The Hartford Financial Services Group inked a six-year agreement in which it will pay IBM $500 million for a private, cloud-based infrastructure to better manage its data and reduce operational expenses.
The Hartford has two data centers, one in Hartford and another in Boulder, Colo., filled with mainframes and servers. The IBM PureFlex Systems cloud infrastructure is built into both data centers. The system will allow the insurer to buy and pay for computing resources through the Internet, which is a better way to manage customer data, policy information and claims data.
As part of the agreement, IBM will provide services related to the mainframe, data storage, backup and resiliency. The technology affects back-end IT systems and infrastructure at The Hartford.
“Insurance companies, large financial institutions have tremendous amounts of data. We believe that understanding and gaining insight from the vast amount of information will provide competitive advantage,” said Philip Guido, general manager, IBM Global Technology Services, North America.
For example, insurance could be more specifically crafted based on claims data, market or customer information, Guido said.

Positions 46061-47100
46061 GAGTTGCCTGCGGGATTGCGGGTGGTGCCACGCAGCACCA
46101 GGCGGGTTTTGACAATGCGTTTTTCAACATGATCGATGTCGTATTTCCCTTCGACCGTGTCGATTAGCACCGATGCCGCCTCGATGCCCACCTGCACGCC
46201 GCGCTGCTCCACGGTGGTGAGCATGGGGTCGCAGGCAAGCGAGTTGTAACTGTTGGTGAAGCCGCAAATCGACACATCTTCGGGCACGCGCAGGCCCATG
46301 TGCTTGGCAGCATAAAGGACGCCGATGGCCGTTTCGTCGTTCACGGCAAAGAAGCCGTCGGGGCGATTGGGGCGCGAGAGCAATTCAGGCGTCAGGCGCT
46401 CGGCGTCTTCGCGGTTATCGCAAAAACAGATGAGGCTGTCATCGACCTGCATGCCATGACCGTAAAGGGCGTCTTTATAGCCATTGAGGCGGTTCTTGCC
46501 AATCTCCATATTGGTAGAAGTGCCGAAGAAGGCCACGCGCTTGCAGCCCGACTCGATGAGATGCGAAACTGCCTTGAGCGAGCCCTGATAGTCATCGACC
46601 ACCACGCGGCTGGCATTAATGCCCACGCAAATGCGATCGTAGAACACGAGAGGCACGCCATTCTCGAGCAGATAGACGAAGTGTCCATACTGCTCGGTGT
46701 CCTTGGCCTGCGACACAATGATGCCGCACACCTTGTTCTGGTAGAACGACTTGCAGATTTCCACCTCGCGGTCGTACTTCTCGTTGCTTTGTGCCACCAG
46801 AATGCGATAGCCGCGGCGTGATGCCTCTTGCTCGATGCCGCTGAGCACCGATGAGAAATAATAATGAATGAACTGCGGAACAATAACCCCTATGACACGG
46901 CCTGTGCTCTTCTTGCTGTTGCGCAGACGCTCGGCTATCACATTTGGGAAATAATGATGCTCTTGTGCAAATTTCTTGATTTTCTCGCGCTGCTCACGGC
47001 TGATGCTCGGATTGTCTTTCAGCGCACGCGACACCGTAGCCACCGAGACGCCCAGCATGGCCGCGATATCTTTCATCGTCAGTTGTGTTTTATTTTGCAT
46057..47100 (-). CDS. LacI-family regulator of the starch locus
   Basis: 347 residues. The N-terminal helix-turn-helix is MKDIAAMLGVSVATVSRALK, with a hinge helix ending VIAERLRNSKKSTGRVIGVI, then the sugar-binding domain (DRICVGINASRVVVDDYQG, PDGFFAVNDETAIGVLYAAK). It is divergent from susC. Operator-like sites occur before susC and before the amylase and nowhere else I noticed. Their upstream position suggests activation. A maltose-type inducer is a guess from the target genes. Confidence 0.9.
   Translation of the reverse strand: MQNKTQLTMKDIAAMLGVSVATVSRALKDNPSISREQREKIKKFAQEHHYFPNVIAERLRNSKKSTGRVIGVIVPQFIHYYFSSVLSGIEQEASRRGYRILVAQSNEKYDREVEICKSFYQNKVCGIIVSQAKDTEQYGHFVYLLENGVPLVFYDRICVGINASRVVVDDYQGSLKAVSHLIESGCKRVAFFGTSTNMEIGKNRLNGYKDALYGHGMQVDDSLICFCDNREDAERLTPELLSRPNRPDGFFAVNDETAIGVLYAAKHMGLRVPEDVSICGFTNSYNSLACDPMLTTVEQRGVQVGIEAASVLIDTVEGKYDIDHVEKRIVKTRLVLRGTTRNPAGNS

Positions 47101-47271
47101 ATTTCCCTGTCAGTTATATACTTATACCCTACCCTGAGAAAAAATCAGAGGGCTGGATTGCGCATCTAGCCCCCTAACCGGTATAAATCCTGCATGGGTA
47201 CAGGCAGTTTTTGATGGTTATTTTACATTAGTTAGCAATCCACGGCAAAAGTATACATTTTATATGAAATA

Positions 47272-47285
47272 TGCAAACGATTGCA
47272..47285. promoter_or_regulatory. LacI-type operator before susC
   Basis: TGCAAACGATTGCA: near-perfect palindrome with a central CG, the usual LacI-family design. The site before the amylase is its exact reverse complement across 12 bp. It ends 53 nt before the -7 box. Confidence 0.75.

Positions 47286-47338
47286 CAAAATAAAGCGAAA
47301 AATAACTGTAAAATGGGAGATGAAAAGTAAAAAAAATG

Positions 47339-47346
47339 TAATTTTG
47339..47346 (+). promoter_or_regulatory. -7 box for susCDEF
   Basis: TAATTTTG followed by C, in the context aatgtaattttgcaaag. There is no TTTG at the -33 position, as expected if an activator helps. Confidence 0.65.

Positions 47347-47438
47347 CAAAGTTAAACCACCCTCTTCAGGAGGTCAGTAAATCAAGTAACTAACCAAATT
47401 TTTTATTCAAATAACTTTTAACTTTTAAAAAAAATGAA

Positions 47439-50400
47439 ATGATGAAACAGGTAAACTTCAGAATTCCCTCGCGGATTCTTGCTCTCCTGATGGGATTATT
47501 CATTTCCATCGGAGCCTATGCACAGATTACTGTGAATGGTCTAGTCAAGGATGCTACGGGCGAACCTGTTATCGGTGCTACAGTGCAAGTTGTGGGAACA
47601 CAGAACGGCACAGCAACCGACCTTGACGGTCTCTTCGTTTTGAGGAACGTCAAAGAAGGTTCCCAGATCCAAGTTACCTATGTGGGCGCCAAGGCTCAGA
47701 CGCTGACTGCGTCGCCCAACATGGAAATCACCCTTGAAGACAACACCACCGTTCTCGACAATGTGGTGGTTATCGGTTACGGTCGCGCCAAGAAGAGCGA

The Hartford made the decision because cloud technology has matured as a product offering and technology investments are a part of its strategic plan, according to the company.
The Hartford is making significant technology investments “to increase operational effectiveness and improve our competitiveness,” Andy Napoli, president of Consumer Markets and Enterprise Business Services at The Hartford, said in a statement.
“The partnership with IBM will help The Hartford implement a strategic technology infrastructure that will provide us with greater agility and offer us more flexibility and transparency as we continue to grow our businesses,” Napoli said in a statement.
IBM has 1,560 patents related to cloud technology.